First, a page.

Microsoft Preps For A Payments Play — But First It’s Got To Survive

Microsoft’s future may include mobile payments, but that’s not what CEO Satya Nadella is worried about for the moment — his concern is surviving to get to that future. For that, the software giant’s Q1 results represented good news, beating analysts’ estimates and edging Microsoft back on track.

For the first three months of 2015, Microsoft said revenues were $21.73 billion, up 6 percent from the year-ago quarter, while earnings were 61 cents per share, down 10 percent — but still better than the expectations of analysts, which were for sales of $21.06 billion and profit of 51 cents, according to Thomson Reuters.

The good news was everywhere except Microsoft’s traditional PC business. Commercial cloud computing sales, including Office 365 and Azure, more than doubled over the past year (up 106 percent). The devices and consumer segment rose 8 percent year-over-year, including $713 million in Surface tablet sales, up 44 percent, and a 21 percent increase in Bing search advertising revenue. Xbox Live usage jumped 30 percent, though Xbox platform revenue was down 24 percent year-over-year.

Microsoft also sold $1.4 billion worth of Lumia smartphones during the quarter, a total of 8.6 million phones — up 18 percent from a year ago, though down from the 10.5 million phones it sold in the last three months of 2014.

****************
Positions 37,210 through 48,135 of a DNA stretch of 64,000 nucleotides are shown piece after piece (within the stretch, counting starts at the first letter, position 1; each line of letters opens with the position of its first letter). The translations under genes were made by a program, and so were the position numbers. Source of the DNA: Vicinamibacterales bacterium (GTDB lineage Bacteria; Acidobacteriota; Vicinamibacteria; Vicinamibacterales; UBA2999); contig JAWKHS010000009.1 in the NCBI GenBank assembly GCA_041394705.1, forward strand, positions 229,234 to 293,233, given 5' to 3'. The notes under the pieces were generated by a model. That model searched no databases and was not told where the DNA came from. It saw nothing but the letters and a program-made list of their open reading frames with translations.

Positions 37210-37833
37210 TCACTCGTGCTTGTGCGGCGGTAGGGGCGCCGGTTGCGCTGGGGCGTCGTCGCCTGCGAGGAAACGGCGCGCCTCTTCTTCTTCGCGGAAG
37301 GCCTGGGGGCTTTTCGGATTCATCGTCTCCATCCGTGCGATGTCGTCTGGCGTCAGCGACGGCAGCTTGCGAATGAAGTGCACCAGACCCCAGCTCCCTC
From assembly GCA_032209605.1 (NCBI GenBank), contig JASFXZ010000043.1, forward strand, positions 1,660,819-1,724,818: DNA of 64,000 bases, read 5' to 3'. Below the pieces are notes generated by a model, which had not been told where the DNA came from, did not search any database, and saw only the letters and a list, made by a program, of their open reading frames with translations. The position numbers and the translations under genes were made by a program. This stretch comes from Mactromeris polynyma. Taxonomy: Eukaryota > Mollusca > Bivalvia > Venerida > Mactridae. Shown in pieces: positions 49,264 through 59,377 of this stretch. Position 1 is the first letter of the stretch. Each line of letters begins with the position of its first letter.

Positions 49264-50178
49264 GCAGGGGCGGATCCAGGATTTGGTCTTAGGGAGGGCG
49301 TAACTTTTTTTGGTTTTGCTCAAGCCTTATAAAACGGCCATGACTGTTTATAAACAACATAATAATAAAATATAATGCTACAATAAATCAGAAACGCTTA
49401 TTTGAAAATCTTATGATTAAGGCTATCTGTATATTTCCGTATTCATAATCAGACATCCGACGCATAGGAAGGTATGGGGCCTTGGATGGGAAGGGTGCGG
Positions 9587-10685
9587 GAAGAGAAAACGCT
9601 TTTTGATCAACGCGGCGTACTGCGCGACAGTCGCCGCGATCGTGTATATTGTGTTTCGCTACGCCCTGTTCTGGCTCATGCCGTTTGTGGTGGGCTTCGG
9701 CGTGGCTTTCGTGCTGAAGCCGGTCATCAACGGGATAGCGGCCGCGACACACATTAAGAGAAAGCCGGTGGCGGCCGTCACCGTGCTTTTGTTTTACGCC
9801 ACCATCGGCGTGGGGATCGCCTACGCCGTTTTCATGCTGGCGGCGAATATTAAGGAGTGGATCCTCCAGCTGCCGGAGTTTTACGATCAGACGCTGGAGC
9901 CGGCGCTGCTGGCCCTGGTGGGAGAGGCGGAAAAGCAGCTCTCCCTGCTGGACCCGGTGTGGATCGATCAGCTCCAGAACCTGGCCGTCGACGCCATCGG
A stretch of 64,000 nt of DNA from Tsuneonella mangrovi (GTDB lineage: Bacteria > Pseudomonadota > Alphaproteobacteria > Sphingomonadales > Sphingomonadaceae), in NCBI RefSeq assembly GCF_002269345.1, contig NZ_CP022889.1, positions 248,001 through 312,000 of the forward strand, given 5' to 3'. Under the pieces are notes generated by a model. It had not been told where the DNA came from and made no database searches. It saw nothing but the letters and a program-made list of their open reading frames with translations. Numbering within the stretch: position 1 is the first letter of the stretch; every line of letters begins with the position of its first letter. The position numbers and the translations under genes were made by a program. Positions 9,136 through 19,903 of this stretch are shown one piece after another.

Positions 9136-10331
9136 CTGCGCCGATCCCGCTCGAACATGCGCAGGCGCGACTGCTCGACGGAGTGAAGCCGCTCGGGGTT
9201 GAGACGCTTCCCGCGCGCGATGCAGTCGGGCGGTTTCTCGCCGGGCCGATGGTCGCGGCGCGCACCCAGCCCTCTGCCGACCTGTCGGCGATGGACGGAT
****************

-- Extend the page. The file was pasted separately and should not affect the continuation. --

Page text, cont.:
But Windows revenue for businesses fell 19 percent, and dropped 26 percent for consumer versions of the operating system. In each case, that was much more than the 6.7 percent global decline in PC sales. Office commercial products and services revenue fell 2 percent. Overall, the commercial software business rose 5 percent to $12.8 billion, but that included cloud versions.

All those percentages would have been higher if not for the effects of the strong dollar.

Still, the January-through-March quarter (with is officially Microsoft’s Q3 for fiscal year 2015) was when Microsoft finally committed to several different payments plays. Most notably, it filed for money transmitter licenses in all 50 U.S. states, and was awarded its first such license by Idaho in late March. The company also registered as a money transmitter with the U.S. Treasury’s Financial Crimes Enforcement Network.

Microsoft also began striking deals during the quarter with current payments players, including PayPal (to support PayPal’s mobile app and card reader on Surface tablets) and MasterCard (to provide point-of-sale solutions for small merchants in Mexico). Along with Microsoft’s longstanding position in PC-based point-of-sale systems, the company seems to be getting set to make a serious run at payments — once it’s finally ready.